To many of today’s urbanists, who look to the potentials of “smart cities” and data-driven methods of managing infrastructure and service provision, Hugh Stretton’s cantankerous views might feel a bit old-fashioned. Certainly, Ideas for Australian Cities is not easy to find (I had to borrow my father’s copy in order to re-read it for its coming anniversary). His reflections on information and urban science, in a chapter called “Ideology,” are tucked away in chapter six, after a series of quite quotidian reflections on the strengths of mid-sized Australian cities like Adelaide and Canberra.
And yet, re-reading his critical reflections on what we might call urban informationism today, Stretton’s writing feels urgent, and altogether necessary. With a wave of urban apps hitting the streets, encouraging us to stay home, watch Netflix, stay away from restaurants, and keep swiping, we’d do well to remember that all this data we’re producing, through our myriad ways of interacting digitally, may benefit particular ways of being “urban.”
Even if they are mightily convenient, these services may, in the end, not be in our best interests. During these years I’ve spent observing and writing about this new wave of “urban apptivism,” I’ve noticed how many of the best, most responsive digital platforms are those built by technology companies that have access to very large amounts of user interaction data. And they like certain kinds of interaction over others.
Take Uber. Over fourteen million trips occur on Uber’s platform each day, by people like me and my MBA student, who Uber counts as a “driver partner” of the company, a “micro-entrepreneur” out to hustle. Uber likes our transaction to be considered a mutually beneficial transaction between two individuals in a marketplace — not a service delivered by a global multinational company. The user experience Uber offers us is also unparalleled among Australian taxi apps — no surprise, considering the $22 billion in investor finance ploughed into Uber over the past decade.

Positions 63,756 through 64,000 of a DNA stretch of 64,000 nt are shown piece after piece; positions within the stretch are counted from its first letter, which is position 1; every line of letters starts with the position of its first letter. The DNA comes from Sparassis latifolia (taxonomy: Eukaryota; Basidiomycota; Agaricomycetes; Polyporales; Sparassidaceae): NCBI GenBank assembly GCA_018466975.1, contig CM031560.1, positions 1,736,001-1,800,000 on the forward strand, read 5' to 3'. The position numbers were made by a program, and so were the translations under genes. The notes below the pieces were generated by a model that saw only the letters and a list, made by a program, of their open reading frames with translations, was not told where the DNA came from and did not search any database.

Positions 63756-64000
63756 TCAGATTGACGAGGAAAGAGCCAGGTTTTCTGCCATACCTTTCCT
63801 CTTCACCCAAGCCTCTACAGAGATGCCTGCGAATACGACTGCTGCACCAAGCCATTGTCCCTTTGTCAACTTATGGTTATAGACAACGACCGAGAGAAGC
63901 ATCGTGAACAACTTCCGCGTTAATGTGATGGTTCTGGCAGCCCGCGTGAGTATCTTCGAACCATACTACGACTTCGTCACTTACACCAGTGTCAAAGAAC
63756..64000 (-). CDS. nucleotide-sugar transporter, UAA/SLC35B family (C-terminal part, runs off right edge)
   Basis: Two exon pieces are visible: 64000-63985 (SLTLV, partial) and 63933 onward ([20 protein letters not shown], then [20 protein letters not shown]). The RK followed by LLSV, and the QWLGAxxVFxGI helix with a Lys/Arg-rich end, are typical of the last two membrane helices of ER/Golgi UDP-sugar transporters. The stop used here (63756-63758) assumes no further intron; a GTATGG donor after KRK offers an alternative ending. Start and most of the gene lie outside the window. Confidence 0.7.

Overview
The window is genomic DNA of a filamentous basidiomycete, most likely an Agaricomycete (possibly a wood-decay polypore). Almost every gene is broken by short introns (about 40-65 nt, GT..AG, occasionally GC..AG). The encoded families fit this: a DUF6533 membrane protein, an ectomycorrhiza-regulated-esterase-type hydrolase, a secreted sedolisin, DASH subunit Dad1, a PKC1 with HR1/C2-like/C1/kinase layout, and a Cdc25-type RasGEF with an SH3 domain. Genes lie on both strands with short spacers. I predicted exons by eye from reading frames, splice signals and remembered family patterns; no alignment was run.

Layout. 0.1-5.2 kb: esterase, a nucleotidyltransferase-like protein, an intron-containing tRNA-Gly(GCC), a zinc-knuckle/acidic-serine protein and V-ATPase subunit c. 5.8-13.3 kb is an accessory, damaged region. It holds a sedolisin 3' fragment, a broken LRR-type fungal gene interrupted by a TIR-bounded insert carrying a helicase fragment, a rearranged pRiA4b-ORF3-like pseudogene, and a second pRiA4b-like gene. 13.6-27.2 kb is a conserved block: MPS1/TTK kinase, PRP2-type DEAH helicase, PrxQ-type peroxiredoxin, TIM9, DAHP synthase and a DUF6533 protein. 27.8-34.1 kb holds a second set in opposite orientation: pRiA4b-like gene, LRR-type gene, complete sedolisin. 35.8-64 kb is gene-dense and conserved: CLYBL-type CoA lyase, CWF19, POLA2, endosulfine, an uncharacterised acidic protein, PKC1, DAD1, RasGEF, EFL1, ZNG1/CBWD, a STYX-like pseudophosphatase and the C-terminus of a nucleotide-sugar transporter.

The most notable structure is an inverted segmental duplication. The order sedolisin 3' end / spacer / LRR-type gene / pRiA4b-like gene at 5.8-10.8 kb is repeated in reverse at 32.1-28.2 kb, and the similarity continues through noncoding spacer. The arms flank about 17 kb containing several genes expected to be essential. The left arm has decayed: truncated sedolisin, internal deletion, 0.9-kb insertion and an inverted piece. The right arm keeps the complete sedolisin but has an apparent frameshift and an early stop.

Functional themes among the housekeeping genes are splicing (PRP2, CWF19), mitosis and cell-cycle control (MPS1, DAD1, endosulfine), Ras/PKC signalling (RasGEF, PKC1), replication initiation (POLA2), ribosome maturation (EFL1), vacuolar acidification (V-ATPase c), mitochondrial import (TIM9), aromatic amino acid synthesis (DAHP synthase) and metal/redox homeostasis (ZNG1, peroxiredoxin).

As Uber extends its muscle into the hospitality business, Australian restauranteurs are now experiencing something akin to what Australian news media outlets have gone through, in the wake of Google and Facebook, recently the subject of the Australian Competition and Consumer Commission’s digital platforms inquiry. They are finding their capacity to reach customers increasingly depends on nifty apps, which have figured out how to connect buyers and sellers, or readers and writers, in highly location-aware, responsive and “human-centred” ways.
With teams of global developers working to ensure the best user-interaction experience possible, it’s not surprising Australians love these apps. An ex-Google employee compares them to casino slot machines. With all this swiping going on, the data exhaust of our urban lives can in turn be ploughed into creating new, cleverer ways of interacting with each other. Like Stretton said: this is a program to “maximise urbanity” — except it’s an urbanity that amplifies the intelligence of machine-learning systems but doesn’t care much about our high streets, so long as we’re all interacting.
When I re-read Stretton today, I can’t help but wonder: who is championing our cities with these ideas in mind? His Ideas for Australian Cities influenced a generation of urban planners and policy-makers, including people like Tom Uren, who led bold interventions on behalf of the federal government to protect and champion particular mixed-use precincts in cities like Sydney, Fremantle and Hobart. This wasn’t anti-development, it was strategic intervention to protect what worked best.
Today’s cities likewise need a strategic government intervention to better shape their data infrastructures. Specifically, we need a new deal on city data, to ensure urban digital innovation doesn’t also mean digital feudalism.
And if Australian cities are going to be hotbeds of data-driven innovation, we would do well to remember Stretton’s cautionary words. To remember to cherish that which can’t be counted as possibly among the very best things that make our places thrive. •
Funding for this article from the Copyright Agency Limited’s Cultural Fund is gratefully acknowledged.